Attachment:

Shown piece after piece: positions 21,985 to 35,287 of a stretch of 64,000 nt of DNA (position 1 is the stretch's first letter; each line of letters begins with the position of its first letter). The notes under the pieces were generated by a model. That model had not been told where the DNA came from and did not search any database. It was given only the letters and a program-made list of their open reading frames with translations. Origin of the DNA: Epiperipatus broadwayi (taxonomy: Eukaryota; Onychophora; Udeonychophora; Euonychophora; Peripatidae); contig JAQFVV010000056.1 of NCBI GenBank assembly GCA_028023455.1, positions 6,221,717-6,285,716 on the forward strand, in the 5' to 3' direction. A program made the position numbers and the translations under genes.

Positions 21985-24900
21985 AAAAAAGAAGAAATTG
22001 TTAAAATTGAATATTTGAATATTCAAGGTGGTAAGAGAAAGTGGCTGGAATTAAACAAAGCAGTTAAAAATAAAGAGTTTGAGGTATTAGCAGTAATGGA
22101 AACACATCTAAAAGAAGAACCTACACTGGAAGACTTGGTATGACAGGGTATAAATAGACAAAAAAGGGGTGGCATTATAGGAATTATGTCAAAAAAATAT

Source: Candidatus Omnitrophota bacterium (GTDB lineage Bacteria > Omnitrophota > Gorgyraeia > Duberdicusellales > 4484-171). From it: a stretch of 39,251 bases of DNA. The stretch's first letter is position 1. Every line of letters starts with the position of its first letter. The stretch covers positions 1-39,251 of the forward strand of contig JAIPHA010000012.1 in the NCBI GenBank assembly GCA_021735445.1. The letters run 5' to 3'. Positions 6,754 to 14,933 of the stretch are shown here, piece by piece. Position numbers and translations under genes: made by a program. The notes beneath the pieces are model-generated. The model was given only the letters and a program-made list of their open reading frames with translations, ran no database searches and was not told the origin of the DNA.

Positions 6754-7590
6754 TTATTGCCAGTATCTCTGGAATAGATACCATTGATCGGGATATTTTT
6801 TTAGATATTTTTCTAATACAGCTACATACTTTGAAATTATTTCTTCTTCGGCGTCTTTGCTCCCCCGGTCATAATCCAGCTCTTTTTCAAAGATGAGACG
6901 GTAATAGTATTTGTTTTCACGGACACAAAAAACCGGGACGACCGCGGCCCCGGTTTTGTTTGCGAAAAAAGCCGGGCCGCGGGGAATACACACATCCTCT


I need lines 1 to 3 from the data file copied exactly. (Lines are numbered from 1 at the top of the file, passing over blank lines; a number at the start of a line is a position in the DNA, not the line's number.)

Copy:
Shown piece after piece: positions 21,985 to 35,287 of a stretch of 64,000 nt of DNA (position 1 is the stretch's first letter; each line of letters begins with the position of its first letter). The notes under the pieces were generated by a model. That model had not been told where the DNA came from and did not search any database. It was given only the letters and a program-made list of their open reading frames with translations. Origin of the DNA: Epiperipatus broadwayi (taxonomy: Eukaryota; Onychophora; Udeonychophora; Euonychophora; Peripatidae); contig JAQFVV010000056.1 of NCBI GenBank assembly GCA_028023455.1, positions 6,221,717-6,285,716 on the forward strand, in the 5' to 3' direction. A program made the position numbers and the translations under genes.

Positions 21985-24900
21985 AAAAAAGAAGAAATTG